Why Summer Might Not Be The Best Time For A Holiday

Why Summer Might Not Be The Best Time For A Holiday

If you’ve just finished a summer holiday, you know one disadvantage of taking a break during peak season: everything is crowded and costs more. Another less obvious issue: taking a holiday outside the peak can make you a more efficient worker.

Photo by faungg

As one CEO on Open Forum suggests, if you are working when most people are away, there’s a chance to get things done that might not happen in busier periods:

1. Schedules are more open. Among lobbyists in Washington, DC, there is a rush to try and set up meetings with influencers during this slower time. Not only are these two weeks slower, but the gatekeepers (such as secretaries or office administrators) are not on high alert, and the “lame ducks” who only have a short time left in their roles may taking meetings with people they usually wouldn’t. The same thing is about to happen in the last two weeks of August for every business. Not only do people tend to have fewer meetings and less jam packed days, but the lack of people paid to keep you away can create openings to speak directly to influencers you normally couldn’t reach — that is, if you’re in town to take advantage of the opportunity.

While most of us don’t have a need to meet face to face with politicians, the point stands that it’s easier to get people’s attention or get work done when the office is slower. Then, you can take your own time off when everyone else gets back and have your favourite holiday spot all to yourself.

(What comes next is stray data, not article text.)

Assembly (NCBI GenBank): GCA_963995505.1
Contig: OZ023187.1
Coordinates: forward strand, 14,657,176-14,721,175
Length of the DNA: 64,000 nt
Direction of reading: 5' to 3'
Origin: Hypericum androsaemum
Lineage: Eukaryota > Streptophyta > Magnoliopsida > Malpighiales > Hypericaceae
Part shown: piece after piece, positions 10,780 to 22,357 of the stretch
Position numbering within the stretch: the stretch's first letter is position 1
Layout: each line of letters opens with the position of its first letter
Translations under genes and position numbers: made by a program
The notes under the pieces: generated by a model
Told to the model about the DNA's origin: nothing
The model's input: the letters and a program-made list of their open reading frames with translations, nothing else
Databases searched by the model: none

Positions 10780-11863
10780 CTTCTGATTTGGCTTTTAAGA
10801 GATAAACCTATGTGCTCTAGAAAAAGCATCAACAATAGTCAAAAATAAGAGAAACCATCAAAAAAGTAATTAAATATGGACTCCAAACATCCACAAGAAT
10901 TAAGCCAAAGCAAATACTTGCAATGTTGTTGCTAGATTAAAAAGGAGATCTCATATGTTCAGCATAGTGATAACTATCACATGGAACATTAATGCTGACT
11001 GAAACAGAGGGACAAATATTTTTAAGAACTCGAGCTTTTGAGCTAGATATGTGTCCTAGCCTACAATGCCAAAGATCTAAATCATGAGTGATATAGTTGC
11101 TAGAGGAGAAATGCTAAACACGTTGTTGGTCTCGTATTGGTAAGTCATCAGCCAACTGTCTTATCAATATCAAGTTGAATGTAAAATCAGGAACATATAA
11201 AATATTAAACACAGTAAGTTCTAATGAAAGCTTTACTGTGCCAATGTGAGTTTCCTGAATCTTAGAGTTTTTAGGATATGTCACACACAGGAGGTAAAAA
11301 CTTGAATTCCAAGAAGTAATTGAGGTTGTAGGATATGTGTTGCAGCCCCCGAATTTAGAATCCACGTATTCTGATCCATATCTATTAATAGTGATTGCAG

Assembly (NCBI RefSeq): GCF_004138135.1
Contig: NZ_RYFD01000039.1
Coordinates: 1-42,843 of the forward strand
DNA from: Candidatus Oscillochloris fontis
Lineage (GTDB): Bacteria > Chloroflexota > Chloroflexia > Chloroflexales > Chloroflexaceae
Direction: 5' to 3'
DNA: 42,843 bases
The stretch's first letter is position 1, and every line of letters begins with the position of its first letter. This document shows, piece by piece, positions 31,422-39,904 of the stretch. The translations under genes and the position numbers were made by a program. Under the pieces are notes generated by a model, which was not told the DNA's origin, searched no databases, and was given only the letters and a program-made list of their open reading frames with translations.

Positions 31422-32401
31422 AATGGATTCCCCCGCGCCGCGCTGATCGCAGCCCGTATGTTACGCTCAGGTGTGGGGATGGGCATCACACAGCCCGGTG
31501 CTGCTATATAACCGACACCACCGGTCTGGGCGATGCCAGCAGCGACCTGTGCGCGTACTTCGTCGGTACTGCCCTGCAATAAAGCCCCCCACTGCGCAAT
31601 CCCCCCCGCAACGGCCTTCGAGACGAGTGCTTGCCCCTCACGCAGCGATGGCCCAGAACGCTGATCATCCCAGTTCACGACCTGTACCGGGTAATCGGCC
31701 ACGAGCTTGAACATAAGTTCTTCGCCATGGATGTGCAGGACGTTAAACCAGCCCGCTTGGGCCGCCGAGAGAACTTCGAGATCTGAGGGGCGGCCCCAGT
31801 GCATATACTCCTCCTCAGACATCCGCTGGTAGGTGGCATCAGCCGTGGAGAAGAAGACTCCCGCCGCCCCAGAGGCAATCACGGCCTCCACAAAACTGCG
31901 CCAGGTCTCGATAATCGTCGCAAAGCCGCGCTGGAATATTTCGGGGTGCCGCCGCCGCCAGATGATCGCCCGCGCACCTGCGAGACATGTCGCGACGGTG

5 Reasons Why You Should NOT Go On Vacation Now [Open Forum via Alltop]


  • Brilliant advice to come out after January.

    Also, as over 3/4 of my clients are Australian Gov, I start my holidays after Australia day — If it’s urgent, they have 3 weeks from New Years to get me to help them.

    I get a lot of work done, funnily enough, when the gov sector has their yearly slowdown period. Non-stop inbox zero.

  • Unfortunately, Corporate Australia’s increasing insistence on Christmas shutdowns, makes it increasingly more difficult for employees to take “off peak” annual leave to meet their family’s and budgetary requirements. For those with family overseas, a paltry 20 days a year annual leave entitlement, this becomes even more of a challenge. I know of a colleague who gave up a well-paid job in the private sector and joined the public service (taking a $40k pay cut as a result) so that he could take advantage of the PS’s superior attitude to worklife balance and flexible working practices to take annual overseas holidays. For some reason, his employer refused to allow him to purchase the additional 2 weeks’ leave he was seeking in order to visit his elderly parents in Europe. The cynic in me wonders whether this is all one big scam to ensure holidayers’ funds remain within Australia.

  • I take my holidays between July and August to celebrate the end of the financial year 🙂

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